Warren, Colleagues Call for Inspector General Audit of OSHA's Inadequate Enforcement Amid Growing Worker Illnesses and Deaths During COVID-19 Pandemic
Despite Heightened Risk for Workers, Agency Has Drastically Reduced Investigation and Enforcement Activities During Crisis
Washington, D.C. - United States Senator Elizabeth Warren (D-Mass.), a member of the Senate Health, Education, Labor, and Pensions (HELP) Committee, along with Senators Tim Kaine (D-Va.), Bernie Sanders (I-Vt.), Tammy Baldwin (D-Wisc.), Robert P. Casey, Jr. (D-Pa.) and Tammy Duckworth (D-Ill.), wrote to the Department of Labor's (DOL) Office of Inspector General requesting an audit of the Occupational Safety and Health Administration's (OSHA) handling of inspections and citations during the coronavirus disease 2019 (COVID-19) pandemic, and the DOL's failure to issue an OSHA Emergency Temporary Standard (ETS) to address the heightened risks for frontline workers during the pandemic.
"We are writing to seek an audit of OSHA's response to the pandemic, including an explanation for why citation and inspection numbers have dropped so dramatically during this national emergency, and whether DOL's refusal to issue an ETS is not in compliance with the law," the senators wrote. "It is beyond dispute that coronavirus constitutes a new hazard which poses grave danger to employees, and that current safety standards are inadequate to protect workers from this hazard."
Since President Trump's March 13, 2020 declaration of a national emergency, the number of OSHA-issued citations has dropped by nearly 70%, and the inspection rate has also dropped dramatically. During this same period, thousands of essential workers have become sick, and many have died after being exposed to coronavirus at their workplaces.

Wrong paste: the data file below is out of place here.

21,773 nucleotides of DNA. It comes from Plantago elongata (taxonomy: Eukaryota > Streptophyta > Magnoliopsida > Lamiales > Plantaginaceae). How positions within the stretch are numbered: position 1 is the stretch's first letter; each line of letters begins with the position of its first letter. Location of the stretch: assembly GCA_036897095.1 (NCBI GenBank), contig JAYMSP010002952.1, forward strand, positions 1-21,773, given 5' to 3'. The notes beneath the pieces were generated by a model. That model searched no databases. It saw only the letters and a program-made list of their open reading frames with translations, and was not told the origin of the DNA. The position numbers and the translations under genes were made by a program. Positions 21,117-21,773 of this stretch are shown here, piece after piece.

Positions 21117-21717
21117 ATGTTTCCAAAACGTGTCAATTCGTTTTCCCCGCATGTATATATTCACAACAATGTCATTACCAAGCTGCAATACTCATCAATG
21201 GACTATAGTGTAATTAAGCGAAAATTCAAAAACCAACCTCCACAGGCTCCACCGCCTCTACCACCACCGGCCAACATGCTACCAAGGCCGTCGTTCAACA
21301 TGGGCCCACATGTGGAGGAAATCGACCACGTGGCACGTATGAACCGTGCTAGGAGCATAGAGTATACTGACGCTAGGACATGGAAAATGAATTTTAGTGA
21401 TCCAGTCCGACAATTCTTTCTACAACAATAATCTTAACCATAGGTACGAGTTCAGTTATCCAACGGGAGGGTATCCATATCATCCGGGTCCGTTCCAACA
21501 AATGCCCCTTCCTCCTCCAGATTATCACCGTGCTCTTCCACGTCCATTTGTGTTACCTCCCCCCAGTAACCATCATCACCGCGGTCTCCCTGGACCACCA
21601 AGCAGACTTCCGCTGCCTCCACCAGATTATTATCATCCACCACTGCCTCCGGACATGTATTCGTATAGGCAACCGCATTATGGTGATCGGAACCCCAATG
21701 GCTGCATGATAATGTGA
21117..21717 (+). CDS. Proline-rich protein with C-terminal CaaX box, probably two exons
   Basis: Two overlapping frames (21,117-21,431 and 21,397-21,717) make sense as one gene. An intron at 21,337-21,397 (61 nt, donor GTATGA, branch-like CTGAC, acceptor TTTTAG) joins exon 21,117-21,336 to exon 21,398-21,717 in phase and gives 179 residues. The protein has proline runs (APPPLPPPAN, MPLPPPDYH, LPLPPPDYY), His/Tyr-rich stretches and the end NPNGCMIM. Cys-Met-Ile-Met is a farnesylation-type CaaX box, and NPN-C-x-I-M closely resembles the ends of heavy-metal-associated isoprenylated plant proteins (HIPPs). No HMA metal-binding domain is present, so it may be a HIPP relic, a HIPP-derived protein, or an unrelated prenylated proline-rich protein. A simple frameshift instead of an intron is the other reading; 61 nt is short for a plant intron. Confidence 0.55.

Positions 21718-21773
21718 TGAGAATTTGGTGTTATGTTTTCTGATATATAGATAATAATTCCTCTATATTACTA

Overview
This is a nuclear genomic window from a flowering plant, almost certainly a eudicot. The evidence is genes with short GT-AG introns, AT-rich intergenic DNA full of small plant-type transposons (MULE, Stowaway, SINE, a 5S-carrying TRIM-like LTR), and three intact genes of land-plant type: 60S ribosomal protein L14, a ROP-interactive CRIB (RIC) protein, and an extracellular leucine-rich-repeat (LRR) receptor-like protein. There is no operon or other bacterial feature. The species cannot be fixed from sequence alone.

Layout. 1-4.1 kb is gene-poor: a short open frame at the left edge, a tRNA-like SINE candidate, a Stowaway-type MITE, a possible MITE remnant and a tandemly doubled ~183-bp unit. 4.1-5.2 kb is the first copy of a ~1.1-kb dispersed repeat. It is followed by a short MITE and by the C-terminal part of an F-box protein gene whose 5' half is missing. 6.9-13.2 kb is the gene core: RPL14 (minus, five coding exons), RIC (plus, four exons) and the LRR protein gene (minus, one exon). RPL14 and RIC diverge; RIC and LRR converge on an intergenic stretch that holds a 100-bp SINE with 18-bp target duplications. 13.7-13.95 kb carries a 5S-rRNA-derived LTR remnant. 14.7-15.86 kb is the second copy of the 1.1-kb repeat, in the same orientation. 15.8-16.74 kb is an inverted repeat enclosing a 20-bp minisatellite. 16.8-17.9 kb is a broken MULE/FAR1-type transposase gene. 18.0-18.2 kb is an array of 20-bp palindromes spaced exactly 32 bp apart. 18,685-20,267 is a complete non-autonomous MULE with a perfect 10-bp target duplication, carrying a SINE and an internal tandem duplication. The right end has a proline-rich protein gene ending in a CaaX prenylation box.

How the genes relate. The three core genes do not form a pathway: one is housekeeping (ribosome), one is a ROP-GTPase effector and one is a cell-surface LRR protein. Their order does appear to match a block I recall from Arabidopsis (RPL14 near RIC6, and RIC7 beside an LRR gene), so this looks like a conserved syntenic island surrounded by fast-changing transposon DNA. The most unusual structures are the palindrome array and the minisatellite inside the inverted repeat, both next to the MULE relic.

Despite the growing numbers of sick and deceased essential workers, DOL has refused to issue an ETS to create enforceable workplace safety standards during the pandemic, and OSHA has largely abdicated its investigation and enforcement responsibilities even for existing standards. As of May 18, OSHA has only opened 310 COVID-19-related inspections, despite the agency receiving more than 3,990 COVID-19-related complaints. Furthermore, OSHA inspections dropped from on average 217 a day to 60 a day after the national emergency declaration, and the number of OSHA citations has decreased by nearly 70% compared with the prior two years.
The senators requested that the DOL Inspector General conduct an audit of OSHA's investigations and citations during the coronavirus public health emergency, and whether OSHA's failure to issue an ETS is out of compliance with its statutory duty under the Occupational Safety and Health Act. The Senators noted that DOL declined to issue an ETS under the rationale that it provided no added benefit for workers, and was only necessary if employers were not following minimum levels of workplace safety needed to protect workers. "OSHA's rationale is plainly faulty," the senators wrote. "There is no evidence that employers are sufficiently protecting workers-in fact, there is an abundance of evidence to the contrary. State and local governments have had to close essential businesses after they have failed to prevent and mitigate coronavirus outbreaks among employees."
"Due to our grave concerns that OSHA is failing to meet its core mission of protecting worker health and safety during the COVID-19 pandemic, and failing to meet legal requirements to adopt an ETS to prevent additional, unnecessary worker illnesses and deaths, we ask that you open an audit of OSHA's actions and decisions during the pandemic expeditiously," the senators continued.
Last month, Senator Warren and Representative Ro Khanna (D-Calif.) proposed an Essential Workers Bill of Rights, which requests health and safety protections for essential workers, including the issuance of an OSHA ETS. Senator Warren is also a co-sponsor of Senators Baldwin's and Duckworth's Every Worker Protection Act, which compels OHSA to issue an ETS covering all essential workers.
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